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There are some things that never cease to amaze. In Sydney, a man has been charged with an offence of "filming a person in his private life." But he's not a papparazzi, more's the pity. He's alleged to be a high-tech peeping tom who installed cameras in public toilets at railway stations.



The need for wide exchange of information within police forces is demonstrated by the arrest yesterday of a man in a part of East London which is technically London but generally regarded by residents as in the county of Essex. The police involved were from the Metropolitan Police's Kensington and Chelsea division, that's on the opposite side of London. It is alleged that the man made a bomb threat in a fast food bar in Brompton Road, an area where there are many Middle Eastern residents. It is said he claimed to be making the threat on behalf of a far-right organisation. That, then, might reasonably be considered to be an offence of terrorism. It remains to be seen if he is charged with that or with the lesser offence of making a bomb threat.



Having looked at the "New South Wales" police, we thought we'd take a look at "South Wales." There is a crime wave. "youths on bikes" have smashed car windows and stolen "mobile phones, bags and lap tops (sic) from at least ten vehicles in the car park of the Lidl supermarket. We had to report it just so we could type the name of the town: it's Splott.



Here's something to interest the Americans: the "zero tolerance policing" so famous in New York was actually created by the Cleveland Police Force in North East England. But that's not why we are reporting from their website. The use of a knife by the man who committed the Westminster attacks yesterday proves that, even in a country with very few guns and very little gun crime (any is, of course, too much) knives are a substitute. Just hours earlier, a 17 year old walking home late at night was robbed at knife point and his mobile phone (which was broken anyway) stolen.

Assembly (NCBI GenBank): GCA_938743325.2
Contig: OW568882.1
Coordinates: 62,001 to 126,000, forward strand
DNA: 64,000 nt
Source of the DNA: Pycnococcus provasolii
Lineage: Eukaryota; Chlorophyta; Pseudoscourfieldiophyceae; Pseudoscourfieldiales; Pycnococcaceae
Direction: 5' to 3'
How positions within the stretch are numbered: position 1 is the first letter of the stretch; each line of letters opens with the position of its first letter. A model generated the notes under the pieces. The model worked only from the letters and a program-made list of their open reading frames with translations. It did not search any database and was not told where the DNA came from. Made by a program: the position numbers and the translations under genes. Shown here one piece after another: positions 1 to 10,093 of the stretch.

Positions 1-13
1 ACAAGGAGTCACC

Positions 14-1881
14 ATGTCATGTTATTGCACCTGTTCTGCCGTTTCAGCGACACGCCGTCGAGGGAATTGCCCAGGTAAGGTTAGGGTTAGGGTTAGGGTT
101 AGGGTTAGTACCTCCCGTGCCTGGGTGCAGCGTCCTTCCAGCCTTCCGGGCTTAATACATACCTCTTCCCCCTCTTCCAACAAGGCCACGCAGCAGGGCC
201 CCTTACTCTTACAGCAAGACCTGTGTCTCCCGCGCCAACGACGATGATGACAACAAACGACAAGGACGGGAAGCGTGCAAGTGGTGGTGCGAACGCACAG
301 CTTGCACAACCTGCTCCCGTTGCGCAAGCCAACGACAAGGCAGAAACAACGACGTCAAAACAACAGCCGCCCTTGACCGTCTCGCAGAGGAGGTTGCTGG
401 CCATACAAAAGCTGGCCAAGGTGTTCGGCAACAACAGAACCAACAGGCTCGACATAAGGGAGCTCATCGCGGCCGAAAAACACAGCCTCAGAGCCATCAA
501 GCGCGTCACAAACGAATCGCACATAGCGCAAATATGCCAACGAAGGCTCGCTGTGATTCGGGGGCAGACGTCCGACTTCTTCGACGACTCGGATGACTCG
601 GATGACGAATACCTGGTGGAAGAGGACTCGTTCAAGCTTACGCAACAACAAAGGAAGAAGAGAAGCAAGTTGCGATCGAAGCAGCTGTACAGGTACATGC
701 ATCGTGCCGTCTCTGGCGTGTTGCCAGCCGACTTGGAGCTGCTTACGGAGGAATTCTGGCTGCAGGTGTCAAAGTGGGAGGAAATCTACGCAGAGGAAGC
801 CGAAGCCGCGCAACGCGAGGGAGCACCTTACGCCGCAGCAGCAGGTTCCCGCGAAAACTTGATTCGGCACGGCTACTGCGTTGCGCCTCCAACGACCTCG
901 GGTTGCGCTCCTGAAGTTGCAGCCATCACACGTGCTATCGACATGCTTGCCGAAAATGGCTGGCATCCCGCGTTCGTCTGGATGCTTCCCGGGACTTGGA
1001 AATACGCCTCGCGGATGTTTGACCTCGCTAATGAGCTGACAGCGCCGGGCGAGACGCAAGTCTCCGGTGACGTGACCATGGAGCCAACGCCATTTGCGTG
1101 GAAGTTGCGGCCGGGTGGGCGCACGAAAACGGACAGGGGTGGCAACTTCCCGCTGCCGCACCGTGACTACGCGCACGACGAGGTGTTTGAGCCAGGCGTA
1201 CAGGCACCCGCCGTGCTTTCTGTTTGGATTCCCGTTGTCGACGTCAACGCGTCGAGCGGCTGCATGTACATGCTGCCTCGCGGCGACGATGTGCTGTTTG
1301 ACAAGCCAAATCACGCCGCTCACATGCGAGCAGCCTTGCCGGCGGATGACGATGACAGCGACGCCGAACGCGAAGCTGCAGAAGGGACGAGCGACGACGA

You know that thing where Canadians are too nice? Well, we like the story where the driver in a hit and run accident went to the police station to say it was him. Meanwhile, the biggest case that afflicts the Montreal Police Department is the suspension of two senior officers after Sûreté du Québec informed the police department that the two were under investigation in relation to allegations of criminal conduct. http://globalnews.ca/news/3328...

But, hey, it's Canada. Why print bad news? Here's a picture of a local police officer, and his mates, instead